I have OCD.
Intrusive thoughts that can take over my whole life at times.
I thought I was going crazy.
I spent months lying there night after night, wondering what the fuck was wrong with me.
Why did I feel like this?
Why did noises and movements and textures make me want to curl into a ball and scream and pull my head out?
Why was I waking up every half an hour to check my baby was still breathing?
Why was I convinced that if I didn’t reply to Graham’s text message he would be involved in a horrendous accident?
Why did I no longer want to go to the playgroups I used to love so much or meet my friends for a coffee?
Was I going crazy?
I didn’t tell a soul. Not even Graham.
You see, I’ve always been pretty good at putting a bit of a brave face on and pretending everything is fine, that I’m ok.
I wasn’t ok.
My OCD is subtle. It was subtle enough that even I didn’t recognize it. But it was also so big in my head It was taking over my life.
One day, it broke me. I couldn’t keep it in anymore.
I told Graham and my best friends first, who thankfully encouraged me to go to the doctors.
Did I have anxiety? Depression? What was wrong with me?
But – isn’t that wanting to wash your hands all the time, or turn the light on and off seven times before you leave a room, or have all of your tins facing the right way?
I become so focussed on something, with that crumb on your cheek, or that slightly furry sticker on the floor, or that sound in the background, that nothing else matters.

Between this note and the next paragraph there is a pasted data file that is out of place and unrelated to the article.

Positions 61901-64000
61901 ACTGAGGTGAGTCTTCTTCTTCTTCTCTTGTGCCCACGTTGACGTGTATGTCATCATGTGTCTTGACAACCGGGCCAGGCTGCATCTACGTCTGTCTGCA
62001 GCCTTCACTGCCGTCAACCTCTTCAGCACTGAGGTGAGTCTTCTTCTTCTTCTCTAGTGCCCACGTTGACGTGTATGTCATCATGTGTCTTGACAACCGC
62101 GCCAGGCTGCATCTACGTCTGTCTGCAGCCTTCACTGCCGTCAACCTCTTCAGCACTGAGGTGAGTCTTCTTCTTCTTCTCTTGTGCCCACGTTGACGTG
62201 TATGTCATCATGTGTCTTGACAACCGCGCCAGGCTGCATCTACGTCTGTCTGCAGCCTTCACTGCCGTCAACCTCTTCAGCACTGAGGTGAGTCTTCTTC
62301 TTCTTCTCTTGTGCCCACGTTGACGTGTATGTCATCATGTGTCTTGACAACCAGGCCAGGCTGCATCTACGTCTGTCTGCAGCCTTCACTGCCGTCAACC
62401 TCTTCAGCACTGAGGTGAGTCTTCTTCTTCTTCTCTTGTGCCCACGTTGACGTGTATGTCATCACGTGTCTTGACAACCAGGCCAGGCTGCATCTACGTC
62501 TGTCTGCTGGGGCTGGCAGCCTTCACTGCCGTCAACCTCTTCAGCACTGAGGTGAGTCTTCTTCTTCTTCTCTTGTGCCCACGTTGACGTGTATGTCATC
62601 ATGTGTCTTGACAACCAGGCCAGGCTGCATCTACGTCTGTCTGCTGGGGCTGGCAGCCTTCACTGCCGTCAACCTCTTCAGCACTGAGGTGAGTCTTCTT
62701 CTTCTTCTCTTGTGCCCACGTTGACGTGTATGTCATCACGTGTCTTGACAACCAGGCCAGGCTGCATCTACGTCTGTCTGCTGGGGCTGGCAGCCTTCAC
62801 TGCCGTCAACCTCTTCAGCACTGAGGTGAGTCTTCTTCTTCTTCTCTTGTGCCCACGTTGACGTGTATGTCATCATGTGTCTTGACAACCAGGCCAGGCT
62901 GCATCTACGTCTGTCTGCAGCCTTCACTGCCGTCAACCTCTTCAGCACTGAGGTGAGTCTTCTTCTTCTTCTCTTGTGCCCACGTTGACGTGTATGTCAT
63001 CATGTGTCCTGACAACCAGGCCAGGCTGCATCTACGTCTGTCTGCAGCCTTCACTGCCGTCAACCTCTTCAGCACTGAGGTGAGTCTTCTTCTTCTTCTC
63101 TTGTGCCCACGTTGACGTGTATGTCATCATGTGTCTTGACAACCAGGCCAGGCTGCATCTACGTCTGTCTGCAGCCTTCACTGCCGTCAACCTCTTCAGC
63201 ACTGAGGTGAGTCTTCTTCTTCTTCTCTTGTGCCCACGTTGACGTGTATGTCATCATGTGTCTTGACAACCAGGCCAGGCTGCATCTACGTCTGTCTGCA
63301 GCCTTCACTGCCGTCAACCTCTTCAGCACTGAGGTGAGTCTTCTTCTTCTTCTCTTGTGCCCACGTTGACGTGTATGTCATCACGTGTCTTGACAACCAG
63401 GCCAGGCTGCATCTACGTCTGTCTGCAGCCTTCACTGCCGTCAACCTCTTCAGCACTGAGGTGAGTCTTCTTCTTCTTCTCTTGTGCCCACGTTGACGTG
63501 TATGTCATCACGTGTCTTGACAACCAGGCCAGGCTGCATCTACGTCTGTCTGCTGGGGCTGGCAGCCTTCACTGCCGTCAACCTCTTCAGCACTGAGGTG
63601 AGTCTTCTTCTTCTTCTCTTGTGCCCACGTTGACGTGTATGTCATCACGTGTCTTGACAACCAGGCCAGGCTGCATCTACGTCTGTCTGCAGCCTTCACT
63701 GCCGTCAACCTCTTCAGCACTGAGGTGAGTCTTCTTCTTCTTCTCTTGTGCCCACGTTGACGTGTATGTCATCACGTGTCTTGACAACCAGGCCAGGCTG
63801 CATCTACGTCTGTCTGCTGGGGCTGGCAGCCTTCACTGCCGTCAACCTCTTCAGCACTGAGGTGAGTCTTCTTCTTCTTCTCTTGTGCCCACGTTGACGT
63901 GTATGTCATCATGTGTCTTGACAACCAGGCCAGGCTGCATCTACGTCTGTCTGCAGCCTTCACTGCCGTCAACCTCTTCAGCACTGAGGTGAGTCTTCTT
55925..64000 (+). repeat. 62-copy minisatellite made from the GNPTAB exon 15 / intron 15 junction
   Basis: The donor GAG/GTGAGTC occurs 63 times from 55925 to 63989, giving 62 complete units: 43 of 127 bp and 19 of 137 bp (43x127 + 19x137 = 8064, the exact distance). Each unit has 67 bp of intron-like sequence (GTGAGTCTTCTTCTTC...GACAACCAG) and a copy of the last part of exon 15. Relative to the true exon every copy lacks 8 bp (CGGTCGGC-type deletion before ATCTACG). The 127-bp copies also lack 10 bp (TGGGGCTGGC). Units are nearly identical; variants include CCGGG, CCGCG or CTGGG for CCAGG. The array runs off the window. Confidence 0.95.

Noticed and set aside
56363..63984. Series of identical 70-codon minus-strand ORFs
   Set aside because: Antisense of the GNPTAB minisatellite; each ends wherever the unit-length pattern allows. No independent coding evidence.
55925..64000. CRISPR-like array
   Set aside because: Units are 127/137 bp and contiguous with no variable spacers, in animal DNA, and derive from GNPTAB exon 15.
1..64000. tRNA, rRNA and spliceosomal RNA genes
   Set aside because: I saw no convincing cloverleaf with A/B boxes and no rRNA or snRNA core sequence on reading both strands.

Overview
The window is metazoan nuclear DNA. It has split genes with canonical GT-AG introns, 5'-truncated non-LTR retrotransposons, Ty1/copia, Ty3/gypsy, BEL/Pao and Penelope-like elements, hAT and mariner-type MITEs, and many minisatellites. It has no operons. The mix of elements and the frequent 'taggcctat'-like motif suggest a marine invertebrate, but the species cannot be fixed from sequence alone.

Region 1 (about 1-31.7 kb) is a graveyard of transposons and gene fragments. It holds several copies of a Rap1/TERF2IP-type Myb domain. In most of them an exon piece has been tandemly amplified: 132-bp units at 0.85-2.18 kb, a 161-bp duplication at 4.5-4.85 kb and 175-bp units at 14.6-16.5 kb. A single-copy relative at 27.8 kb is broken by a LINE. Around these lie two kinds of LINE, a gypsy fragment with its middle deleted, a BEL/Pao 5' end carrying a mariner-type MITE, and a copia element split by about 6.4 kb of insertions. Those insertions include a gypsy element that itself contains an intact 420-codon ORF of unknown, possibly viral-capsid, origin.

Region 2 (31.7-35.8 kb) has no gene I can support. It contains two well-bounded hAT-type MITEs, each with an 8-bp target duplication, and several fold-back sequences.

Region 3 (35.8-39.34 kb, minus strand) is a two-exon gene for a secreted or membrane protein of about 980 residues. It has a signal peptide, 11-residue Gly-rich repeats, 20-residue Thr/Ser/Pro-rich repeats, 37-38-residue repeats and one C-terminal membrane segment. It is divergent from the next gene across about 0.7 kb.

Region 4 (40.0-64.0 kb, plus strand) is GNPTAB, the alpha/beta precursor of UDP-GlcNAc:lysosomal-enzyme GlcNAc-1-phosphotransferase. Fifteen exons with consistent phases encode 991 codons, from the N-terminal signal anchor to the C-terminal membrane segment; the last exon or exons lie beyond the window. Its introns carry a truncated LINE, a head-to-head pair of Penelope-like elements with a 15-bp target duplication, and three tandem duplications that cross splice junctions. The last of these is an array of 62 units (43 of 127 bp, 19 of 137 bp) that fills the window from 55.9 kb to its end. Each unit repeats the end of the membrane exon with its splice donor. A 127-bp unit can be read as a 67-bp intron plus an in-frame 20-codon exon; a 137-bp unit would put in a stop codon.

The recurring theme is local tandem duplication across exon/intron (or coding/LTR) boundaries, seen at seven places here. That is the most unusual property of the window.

I become so obsessed with my baby stopping breathing that I don’t sleep so I can check.
I become fixated on the fact that something will happen to someone if I don’t do something that I panic.
For weeks, I didn’t sleep because my neighbour bought a windchime. It was all I can hear or think about until they got rid of it.
For weeks, every time I made a coffee, I cleaned my cooker top, even though it hasn’t been used in the two hours since I last did it.
I’m now on medication to keep these intrusive thoughts under control. They have made such a big difference to my life. Things aren’t perfect. When I’m tired, I feel those thoughts creeping back, and some things are still triggering, but generally, I’m calmer, happier and more excited about life than I have been in many years,
Do you know what has helped the most though?
Telling the people that I love how I felt, that I needed help, and talking to them when I feel like I’m going to have a meltdown. It doesn’t stop the meltdown, but it reminds me that I’m not crazy and that I’m not alone.
That’s what’s made the biggest difference. Talking. Opening up.